The rally in oil prices in March, April and May came to an end in June, sending prices for oil and its derivatives down. Energy prices fell 1.8% month-on-month in June (May: +5.5% month-on-month), which represented only the second drop in prices in one year. The previous decrease was recorded in February in the wake of a major rout in global equities.
Political developments led the evolution of oil prices in recent weeks. The announcement by Russia and Saudi Arabia in late May that they were ready to pump more oil to cope with declining production in Libya and Venezuela, and in anticipation of supply shortages from Iran due to the reimplementation of the U.S. sanctions, helped alleviate concerns about undersupply. This trend was reinforced on 23 June when OPEC and non-OPEC countries participating in the oil cap deal decided to reduce their compliance level to the accord from around 150% in May to 100%, a measure that would imply an injection of around 700,000 barrels per day. Since late June, however, prices have moved sideways. Saudi Arabia agreed on 30 June to boost oil supply by an undisclosed amount—analysts expect an addition of up to 1 million barrels per day. In response to the U.S. threat, Iran stated that it will close the Strait of Hormuz, a checkpoint of around one-third of the world's oil traded by sea, pushing up oil prices. This situation in the oil market reverberated across oil derivatives such as gasoline and gasoil.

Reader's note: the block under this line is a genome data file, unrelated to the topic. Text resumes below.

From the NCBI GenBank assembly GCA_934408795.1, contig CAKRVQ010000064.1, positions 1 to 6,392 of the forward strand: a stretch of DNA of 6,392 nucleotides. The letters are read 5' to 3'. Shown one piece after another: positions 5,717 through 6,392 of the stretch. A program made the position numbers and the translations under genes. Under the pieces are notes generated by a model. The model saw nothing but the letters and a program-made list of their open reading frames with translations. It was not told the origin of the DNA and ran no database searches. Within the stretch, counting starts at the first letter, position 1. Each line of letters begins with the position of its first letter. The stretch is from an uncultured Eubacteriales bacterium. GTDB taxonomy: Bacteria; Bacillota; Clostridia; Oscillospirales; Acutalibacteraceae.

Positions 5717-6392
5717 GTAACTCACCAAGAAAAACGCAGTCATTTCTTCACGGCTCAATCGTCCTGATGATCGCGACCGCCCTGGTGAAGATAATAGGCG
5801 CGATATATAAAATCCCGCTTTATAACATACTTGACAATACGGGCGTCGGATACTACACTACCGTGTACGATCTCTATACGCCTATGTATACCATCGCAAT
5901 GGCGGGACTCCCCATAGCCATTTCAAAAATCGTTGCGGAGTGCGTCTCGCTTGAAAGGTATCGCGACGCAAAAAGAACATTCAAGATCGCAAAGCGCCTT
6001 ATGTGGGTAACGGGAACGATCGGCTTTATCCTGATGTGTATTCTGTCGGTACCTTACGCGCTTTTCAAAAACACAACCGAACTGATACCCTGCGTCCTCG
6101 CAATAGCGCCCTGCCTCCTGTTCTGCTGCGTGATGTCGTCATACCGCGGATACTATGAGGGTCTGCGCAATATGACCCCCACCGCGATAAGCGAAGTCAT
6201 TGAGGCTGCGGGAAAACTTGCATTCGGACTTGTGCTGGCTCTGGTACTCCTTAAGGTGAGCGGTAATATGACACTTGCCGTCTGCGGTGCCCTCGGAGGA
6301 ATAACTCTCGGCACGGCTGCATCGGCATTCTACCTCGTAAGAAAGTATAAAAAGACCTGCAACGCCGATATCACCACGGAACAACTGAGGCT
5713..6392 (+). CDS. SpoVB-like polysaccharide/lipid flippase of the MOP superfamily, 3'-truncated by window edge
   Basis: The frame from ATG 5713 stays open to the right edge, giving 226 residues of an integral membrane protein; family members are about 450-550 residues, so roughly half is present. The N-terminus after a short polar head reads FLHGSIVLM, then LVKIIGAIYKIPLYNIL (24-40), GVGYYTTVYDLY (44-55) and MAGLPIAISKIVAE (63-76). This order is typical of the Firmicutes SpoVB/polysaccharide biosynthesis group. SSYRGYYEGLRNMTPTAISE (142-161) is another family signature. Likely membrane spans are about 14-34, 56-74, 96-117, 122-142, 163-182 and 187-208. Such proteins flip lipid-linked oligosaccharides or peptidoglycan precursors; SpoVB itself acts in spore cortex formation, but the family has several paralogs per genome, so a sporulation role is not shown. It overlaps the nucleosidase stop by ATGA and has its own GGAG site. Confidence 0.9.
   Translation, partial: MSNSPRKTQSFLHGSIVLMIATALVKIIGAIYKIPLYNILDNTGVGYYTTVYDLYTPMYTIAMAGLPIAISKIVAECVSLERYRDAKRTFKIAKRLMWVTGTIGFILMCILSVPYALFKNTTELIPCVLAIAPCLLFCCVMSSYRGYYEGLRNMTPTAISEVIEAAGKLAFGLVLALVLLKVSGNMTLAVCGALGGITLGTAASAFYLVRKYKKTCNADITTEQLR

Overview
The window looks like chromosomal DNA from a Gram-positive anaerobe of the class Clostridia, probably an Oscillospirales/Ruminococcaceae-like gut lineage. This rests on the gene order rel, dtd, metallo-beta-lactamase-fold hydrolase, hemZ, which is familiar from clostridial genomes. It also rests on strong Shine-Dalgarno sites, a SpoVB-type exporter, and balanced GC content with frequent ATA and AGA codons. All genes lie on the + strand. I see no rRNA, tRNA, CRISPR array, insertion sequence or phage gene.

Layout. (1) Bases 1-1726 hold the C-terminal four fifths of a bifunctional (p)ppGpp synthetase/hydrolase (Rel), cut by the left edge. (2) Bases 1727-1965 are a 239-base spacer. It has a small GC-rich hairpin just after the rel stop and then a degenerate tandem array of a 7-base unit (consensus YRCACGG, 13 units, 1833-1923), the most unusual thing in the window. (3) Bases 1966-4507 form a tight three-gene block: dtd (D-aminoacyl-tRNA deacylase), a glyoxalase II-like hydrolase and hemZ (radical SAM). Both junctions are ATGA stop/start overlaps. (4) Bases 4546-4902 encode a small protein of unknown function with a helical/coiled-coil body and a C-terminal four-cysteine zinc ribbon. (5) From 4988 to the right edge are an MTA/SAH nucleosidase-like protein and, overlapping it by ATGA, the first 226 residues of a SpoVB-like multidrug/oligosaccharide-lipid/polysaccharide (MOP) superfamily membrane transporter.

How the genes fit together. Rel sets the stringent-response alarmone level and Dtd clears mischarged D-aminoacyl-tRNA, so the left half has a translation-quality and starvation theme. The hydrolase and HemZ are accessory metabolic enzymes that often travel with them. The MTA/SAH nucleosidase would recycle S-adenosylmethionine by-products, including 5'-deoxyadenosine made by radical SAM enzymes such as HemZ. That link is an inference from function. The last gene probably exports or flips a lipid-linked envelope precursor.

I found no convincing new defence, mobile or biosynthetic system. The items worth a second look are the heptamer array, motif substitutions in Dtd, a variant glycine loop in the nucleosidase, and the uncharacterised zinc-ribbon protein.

Meanwhile, natural gas prices are benefiting from the ongoing transition towards cleaner-burning fossil fuels. Prices for natural gas, along with other fossil fuels such as coal, are also being supported by hot temperatures in China and the United States.
Despite rising uncertainty, prices for oil and oil-related products are expected to increase this year, driving most of the gains in energy prices. Conversely, stricter environmental regulations will likely hit demand for coal. Analysts surveyed by FocusEconomics expect energy commodity prices to rise 18.7% year-on-year in Q4 2018. Next year, our analysts expect energy prices to decline 2.2% in Q4 2019, mostly reflecting lower oil prices due to increased supply and a broader preference for cleaner energy globally.